Thriving in chaos

Thriving in chaos

Bejoy Nambiar was being groomed to join the family textiles business - armed with an MBA degree from the UK - when he convinced his family to let him assist Mani Ratnam for a year. With no formal training in film-making, the Mumbai lad went on to assist the ace director in movies like Guru and Raavan. In 2011, he made an unconventional Bollywood debut with Shaitan as producer, writer and director. Although his subsequent films - David, a bilingual in Tamil and Hindi, and Wazir, starring Amitabh Bachchan and Farhan Akhtar - didn't break the box office, the "theatre person at heart" managed to make an impact with his deft storytelling, artistic use of silence and eclectic musical choices.

His latest movie, Solo, a bilingual in Malayalam and Tamil, recently found itself in the midst of a controversy when the film's climax was changed post-release, without Bejoy's knowledge, to placate angry audience reactions. "It was unfortunate, but it's done and dusted," is all the film-maker is willing to say about the incident. However, he is more forthcoming about his love for anthologies, the challenge of shooting with Amitabh Bachchan, and the process of writing. Excerpts from an interaction:

'Solo' is an anthology, as was 'David'. Why this fascination?

I find the idea of multiple narratives and multiple story structures very exciting. Sadly, we don't make out and out anthology films. Solo has four stories, wherein Dulquer plays four avatars of Lord Shiva, exploring emotions of rage and love. And being a bilingual, the process becomes more challenging.

What are the challenges of making bilingual films?

Unlike David - half - of which was dubbed - with Solo, we shot the entire film in both languages. So, it was like making eight features! The story has to lend itself to more than one language. In this case, we thought the plot would resonate with Tamil audiences too. Besides, Dulquer has a huge fan base in both languages.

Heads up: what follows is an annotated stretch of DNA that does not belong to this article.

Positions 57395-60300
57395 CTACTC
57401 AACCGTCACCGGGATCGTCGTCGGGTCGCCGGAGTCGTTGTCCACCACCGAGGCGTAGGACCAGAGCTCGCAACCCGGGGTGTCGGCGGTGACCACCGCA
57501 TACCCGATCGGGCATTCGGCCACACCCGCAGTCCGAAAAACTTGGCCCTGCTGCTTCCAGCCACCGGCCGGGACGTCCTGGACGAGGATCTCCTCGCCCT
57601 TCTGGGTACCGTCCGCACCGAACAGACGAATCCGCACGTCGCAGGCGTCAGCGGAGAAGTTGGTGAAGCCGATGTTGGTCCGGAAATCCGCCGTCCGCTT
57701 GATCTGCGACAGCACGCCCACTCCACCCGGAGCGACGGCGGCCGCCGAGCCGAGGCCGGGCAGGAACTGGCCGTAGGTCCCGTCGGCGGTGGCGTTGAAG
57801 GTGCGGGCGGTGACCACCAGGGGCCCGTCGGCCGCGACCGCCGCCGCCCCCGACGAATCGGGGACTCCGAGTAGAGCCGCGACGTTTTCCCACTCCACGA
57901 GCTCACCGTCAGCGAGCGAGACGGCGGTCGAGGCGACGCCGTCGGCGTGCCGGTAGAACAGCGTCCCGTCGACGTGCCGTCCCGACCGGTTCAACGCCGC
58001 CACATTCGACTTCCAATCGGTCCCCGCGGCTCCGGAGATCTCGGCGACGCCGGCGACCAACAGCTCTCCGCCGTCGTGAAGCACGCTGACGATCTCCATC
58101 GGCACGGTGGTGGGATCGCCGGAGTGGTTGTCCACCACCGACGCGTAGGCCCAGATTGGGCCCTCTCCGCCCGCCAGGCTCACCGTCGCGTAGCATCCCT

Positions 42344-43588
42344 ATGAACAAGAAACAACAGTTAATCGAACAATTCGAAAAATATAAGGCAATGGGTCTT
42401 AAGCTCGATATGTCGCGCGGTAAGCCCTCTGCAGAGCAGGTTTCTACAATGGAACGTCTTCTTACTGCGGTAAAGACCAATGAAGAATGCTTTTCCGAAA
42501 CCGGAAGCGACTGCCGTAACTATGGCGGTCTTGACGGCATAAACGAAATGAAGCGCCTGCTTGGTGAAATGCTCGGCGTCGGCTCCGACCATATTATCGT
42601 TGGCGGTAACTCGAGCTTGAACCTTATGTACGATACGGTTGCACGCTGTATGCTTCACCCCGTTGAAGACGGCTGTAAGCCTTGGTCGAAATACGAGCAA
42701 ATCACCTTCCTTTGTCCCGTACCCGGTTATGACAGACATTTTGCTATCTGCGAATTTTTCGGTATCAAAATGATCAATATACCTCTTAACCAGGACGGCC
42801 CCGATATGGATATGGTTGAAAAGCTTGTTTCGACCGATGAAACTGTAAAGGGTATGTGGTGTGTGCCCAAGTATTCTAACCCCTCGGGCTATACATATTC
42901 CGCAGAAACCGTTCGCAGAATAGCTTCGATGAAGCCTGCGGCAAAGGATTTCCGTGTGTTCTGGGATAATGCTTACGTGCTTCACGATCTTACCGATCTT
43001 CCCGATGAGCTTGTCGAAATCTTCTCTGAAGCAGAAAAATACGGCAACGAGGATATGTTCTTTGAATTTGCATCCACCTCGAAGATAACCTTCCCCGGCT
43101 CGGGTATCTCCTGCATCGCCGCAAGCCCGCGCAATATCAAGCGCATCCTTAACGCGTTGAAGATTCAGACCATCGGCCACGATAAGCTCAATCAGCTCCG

How tough was it to get a break in Bollywood?

It was a long, enduring process. Shaitan was supposed to be an English film. For a year-and-a-half, I was pitching it to everyone in Mumbai. Anurag Kashyap came on board as the producer just a week before the shooting was scheduled to start.

Do you enjoy watching your own movies?

I absolutely enjoy watching my films again and again. I'm my audience first. When Shaitan was released, my girlfriend (now wife) and I used to watch the movie in theatres so often that Anurag once even told me to go home and do something else. But it's difficult for me to let go, I feel attached to my work. I am an emotional film-maker.

Did you ever aspire to be an actor?

I once acted as a dead body in a play. But acting has never been an aspiration. It's exciting to see actors interpret your writing in their own way. I sit in coffee shops and write; I can't withdraw into a shell. I'm someone who thrives in chaos.

Why is music so integral to your films?

I like writing music, collating and putting everything together. It's part of my writing process. I enjoy working with musicians. They are truly gifted. I listen to all kinds of music; language doesn't matter. Actually, my sister is a classical singer and she has sung a track titled 'Shiva Omkara' for Solo.

Is it tough to portray strong female characters on the screen?

I hate writing token characters. Especially when it comes to the portrayal of women in my films, I like to keep it real. All the women in my life, whether it's my mother, sister, wife or friends, are strong and independent. So, that always creeps into my writing.

How was it like working with Amitabh Bachchan?

It was great working with him on Wazir. The only issue is that you can't shoot with Mr Bachchan in live locations. Anywhere he goes, there'll be a crowd of at least 10,000 people! So, that becomes a problem.

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